As a Disney fanatic, Tokyo Disneyland was high on my Tokyo to do list. I was even lucky enough to have timed my trip during Disney Halloween – which really was the highlight! Visitors must have spent so much time and money on their costumes, they were incredible!
But back to the park itself – while it doesn’t really compare to Disney World (let’s face it, what can?) it was still pretty magical.
However, to get the most out of your Tokyo Disney experience, or even have a smooth-running day, it requires a bit more planning than most of the other Disney parks I’ve been to – mostly because of the sheer number of people that visit.
Before your visit
First thing’s first: tickets. You can purchase tickets ahead of time or at the ticket booths the day of. But like many entertaining establishments in Japan, hitting daily capacity is a real issue. I’d highly recommend purchasing and reserving your visit dates ahead of time.
Tickets can be purchased online, at any travel agency, convenience stores or Disney stores. Be careful when purchasing from some third-party agencies because you might only be purchasing a pre-paid, open date ticket. If you arrive on a busy day and the park is at capacity, they will turn you away.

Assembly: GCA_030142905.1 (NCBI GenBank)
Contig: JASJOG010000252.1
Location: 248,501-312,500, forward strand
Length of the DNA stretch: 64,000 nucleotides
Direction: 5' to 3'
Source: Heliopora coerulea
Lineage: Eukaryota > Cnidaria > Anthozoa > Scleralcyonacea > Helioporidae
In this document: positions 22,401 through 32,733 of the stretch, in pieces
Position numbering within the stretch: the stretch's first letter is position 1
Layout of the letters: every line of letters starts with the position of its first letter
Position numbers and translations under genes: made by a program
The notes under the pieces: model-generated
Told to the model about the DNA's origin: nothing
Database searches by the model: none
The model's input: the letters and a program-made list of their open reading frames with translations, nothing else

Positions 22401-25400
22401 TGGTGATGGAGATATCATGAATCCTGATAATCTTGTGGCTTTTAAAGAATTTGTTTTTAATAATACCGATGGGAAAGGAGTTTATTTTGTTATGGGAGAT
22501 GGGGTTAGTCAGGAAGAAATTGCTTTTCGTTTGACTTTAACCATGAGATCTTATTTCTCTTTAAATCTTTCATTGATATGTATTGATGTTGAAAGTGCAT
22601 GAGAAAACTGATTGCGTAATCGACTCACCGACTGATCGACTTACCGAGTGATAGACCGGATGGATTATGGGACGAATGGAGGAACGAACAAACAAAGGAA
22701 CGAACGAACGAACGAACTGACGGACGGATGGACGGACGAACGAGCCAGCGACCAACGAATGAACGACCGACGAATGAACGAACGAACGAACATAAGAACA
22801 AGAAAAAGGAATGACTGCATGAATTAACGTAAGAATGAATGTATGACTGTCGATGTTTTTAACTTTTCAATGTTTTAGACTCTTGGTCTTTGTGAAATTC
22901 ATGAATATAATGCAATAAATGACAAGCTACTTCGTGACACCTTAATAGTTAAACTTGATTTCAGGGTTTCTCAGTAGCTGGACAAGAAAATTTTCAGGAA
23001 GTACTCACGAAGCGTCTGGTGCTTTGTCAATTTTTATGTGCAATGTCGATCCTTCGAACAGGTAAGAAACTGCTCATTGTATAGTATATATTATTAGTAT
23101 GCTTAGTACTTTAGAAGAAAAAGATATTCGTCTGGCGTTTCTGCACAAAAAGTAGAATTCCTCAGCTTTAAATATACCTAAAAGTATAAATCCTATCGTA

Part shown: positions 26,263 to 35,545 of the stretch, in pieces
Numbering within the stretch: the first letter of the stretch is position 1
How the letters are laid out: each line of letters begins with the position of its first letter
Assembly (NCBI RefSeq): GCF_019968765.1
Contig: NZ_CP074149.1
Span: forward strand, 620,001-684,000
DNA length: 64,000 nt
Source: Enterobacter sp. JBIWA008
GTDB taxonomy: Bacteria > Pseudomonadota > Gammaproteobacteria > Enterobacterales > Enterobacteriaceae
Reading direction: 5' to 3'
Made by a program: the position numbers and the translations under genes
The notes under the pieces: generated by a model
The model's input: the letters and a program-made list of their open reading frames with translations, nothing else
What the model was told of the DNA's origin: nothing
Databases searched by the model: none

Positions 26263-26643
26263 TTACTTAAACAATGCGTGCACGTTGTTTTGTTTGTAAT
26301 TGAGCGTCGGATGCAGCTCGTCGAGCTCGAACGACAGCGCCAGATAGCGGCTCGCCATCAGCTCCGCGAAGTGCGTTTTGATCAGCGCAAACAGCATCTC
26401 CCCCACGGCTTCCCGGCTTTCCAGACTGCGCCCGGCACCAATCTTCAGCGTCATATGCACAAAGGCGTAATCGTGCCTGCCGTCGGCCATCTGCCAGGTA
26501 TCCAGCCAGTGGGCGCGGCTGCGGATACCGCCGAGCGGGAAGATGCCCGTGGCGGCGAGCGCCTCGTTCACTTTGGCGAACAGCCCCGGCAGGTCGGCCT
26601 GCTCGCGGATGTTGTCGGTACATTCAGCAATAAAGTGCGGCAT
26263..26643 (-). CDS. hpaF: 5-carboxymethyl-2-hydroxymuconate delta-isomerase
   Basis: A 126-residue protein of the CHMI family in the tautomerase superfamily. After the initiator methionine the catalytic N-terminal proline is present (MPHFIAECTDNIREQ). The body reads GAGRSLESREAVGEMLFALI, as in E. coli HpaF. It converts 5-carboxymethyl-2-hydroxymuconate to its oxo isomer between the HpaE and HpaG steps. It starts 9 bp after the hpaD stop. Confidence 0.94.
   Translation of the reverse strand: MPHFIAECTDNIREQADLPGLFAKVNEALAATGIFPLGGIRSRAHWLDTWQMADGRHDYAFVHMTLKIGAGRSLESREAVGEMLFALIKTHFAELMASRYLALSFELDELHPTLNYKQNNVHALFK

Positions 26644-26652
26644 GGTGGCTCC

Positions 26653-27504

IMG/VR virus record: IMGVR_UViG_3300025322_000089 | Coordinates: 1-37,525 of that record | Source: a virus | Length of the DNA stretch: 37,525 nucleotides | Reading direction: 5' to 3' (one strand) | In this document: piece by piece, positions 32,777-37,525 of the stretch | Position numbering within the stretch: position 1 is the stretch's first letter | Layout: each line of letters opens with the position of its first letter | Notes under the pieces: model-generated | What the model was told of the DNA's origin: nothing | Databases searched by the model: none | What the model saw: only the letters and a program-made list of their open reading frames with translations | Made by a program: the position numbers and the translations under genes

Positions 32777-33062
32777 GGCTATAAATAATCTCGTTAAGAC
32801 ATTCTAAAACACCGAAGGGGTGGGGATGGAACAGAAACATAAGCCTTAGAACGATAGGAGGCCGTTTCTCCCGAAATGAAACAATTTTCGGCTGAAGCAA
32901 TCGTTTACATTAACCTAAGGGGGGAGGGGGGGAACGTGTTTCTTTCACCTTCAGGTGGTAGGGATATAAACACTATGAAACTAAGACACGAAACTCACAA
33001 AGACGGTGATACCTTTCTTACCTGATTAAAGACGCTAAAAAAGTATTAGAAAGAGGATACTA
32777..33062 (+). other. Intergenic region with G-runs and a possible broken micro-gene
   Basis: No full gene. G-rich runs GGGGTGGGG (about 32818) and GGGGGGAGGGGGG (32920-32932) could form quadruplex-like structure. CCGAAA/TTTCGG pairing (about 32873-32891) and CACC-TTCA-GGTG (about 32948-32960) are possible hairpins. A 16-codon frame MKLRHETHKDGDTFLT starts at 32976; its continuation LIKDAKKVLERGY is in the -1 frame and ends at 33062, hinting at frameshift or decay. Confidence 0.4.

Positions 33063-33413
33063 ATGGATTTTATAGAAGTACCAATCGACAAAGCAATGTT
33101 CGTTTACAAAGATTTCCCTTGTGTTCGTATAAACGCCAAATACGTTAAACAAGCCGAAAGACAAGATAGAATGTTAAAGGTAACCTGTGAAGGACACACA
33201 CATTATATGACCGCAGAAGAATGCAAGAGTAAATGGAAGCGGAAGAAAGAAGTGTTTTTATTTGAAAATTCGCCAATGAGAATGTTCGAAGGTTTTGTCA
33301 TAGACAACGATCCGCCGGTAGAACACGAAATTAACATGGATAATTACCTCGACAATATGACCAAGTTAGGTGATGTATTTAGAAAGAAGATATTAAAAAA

For more ticketing information visit their official site here.
In the park
Once in the park, plan your Fastpass choices strategically. Many of the tickets for popular rides will probably be given out by early afternoon and line ups are out of this world!
Just keep in mind that people in Japan are very patient and are used to waiting in long line ups, so it doesn’t really bother them (unlike me…).
I visited both Tokyo Disneyland and Tokyo Disney Sea, but on separate days. I’m a huge fan of the evening shows and fireworks, so there was no compromising there for me. But for those short on time I’d say it’s possible to fit both parks into one day.
Laid out like Disneyland and Disneyland Paris, the two Tokyo parks are equivalent to Magic Kingdom and Hollywood Studios.
Many of the rides and attractions are actually identical to the other parks, with some having a slight tweak in story line. I was ecstatic to find out Tokyo Disneyland still has some of the classic rides, like Snow White’s Adventure and Roger Rabbit’s Car Toon Spin, though admittedly, many of the rides are in need of a tune up.
Purchasing memorabilia and merchandise is a big part of the experience for many Japanese guests and stores become completely frantic near closing hours. The staff tries to stock shelves as quickly as possible, but I’d still highly recommend purchasing products you want in the afternoon and just storing it in a locker for the day.